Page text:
Thistle Stop Cafe is located on the corner of Charlotte and 52nd Ave. It's nestled in with all the great thrift stores. It's a part of the Thistle Farms family, which is a social enterprise from Magdalene, a residential program for women who have survived lives of prostitution, trafficking, addiction and life on the streets. Thistle Farms provides work and business experience for the women and they produce handmade natural bath and body products like lotion, candles, chapstick, etc. which they sell at Thistle Stop (along with more than 200 stores in Tennessee, according to the website). Thistle Stop Cafe is staffed by women from the Magdalene program.
The decor is definitely shabby chic, with vintage tea cups hanging from the ceiling and lining the walls. It's kind of like your grandmother's house but in the best way -- old wood, piano in the corner, floral china -- all the good parts and no mothballs.
All the tables are antique and unmatched. There were several six-tops, a few four-tops, and a couple two-tops. There was also an area with a few armchairs, a cool table made out of a door, a piano, and a large teacup chandelier. We're fans of the look, even if the teacup chandeliers make Laura a little nervous. [THOSE THINGS ARE LITERALLY HANGING BY A THREAD. How is that sturdy? What if the A/C comes on and they start clinking together or someone bumps their head or something and one shatters on top of someone? I'm just saying it seems risky. - L]
The atmosphere is perfect for ladies having lunch meetings and we saw many of them. Thistle Stop knows this and they even have a menu item that's basically tiny sandwiches and fancy tea accouterments for the whole table.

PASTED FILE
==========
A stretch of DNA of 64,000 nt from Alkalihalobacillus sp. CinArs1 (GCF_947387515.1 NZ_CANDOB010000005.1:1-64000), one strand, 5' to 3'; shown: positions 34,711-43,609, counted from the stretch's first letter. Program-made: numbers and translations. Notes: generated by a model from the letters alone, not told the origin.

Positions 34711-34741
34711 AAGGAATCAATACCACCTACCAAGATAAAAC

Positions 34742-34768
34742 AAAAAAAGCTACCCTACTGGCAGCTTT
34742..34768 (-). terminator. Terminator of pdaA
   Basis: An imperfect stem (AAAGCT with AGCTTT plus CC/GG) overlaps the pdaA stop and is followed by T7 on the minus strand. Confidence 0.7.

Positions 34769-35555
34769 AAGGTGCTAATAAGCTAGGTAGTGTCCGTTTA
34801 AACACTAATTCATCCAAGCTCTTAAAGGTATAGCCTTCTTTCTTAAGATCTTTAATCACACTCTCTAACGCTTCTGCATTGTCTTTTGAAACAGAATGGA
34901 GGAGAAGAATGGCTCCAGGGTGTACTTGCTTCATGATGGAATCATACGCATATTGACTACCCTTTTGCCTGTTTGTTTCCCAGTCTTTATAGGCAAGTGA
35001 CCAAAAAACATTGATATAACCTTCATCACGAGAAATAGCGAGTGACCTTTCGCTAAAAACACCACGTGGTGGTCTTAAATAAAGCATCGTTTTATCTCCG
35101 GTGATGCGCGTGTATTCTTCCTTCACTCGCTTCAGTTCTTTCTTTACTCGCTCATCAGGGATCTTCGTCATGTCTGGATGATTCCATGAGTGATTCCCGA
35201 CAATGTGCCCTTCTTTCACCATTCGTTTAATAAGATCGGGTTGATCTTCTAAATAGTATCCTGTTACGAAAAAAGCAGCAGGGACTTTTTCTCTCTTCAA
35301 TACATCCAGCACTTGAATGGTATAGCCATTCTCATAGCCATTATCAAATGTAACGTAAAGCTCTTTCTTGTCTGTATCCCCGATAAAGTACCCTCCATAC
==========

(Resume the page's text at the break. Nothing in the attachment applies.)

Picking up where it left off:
Overheard from the ladies' lunch meeting behind us: "He also managed Wynonna."
[Sidenote: Do people outside of Nashville always ask, "Wynonna who?" Because the whole town seems to be on a first-name basis with her. We're not complaining.]
There were also a handful of men. Just so you know.
At the end of the room, there is a sort of stage area (or at least, there's a cool wall with some sound equipment). They do have shows there occasionally, according to their website. This is opposite of the piano, so we're guessing the whole room could really function as a venue in the round sort of thing, if need be.
Thistle Stop has a breakfast and lunch menu. The breakfast menu is pretty simple, but they serve it all day. The lunch menu includes soup, salad, and sandwiches. They also have a Cream Tea item which includes scones and your choice of tea. Elizabeth would like to go back and try that sometime.
E: I got The Shelley, which was tuna salad, lettuce, tomato, and onion in a spinach wrap. It was good, but impossible to eat because the wrap was so large. Laura graciously watched me wrestle with it for several minutes before I gave up. It also had a sort of vinegary taste, which I wasn't a huge fan of, but can see why other people would like it. I just got mine with chips.
Food taste rating: 5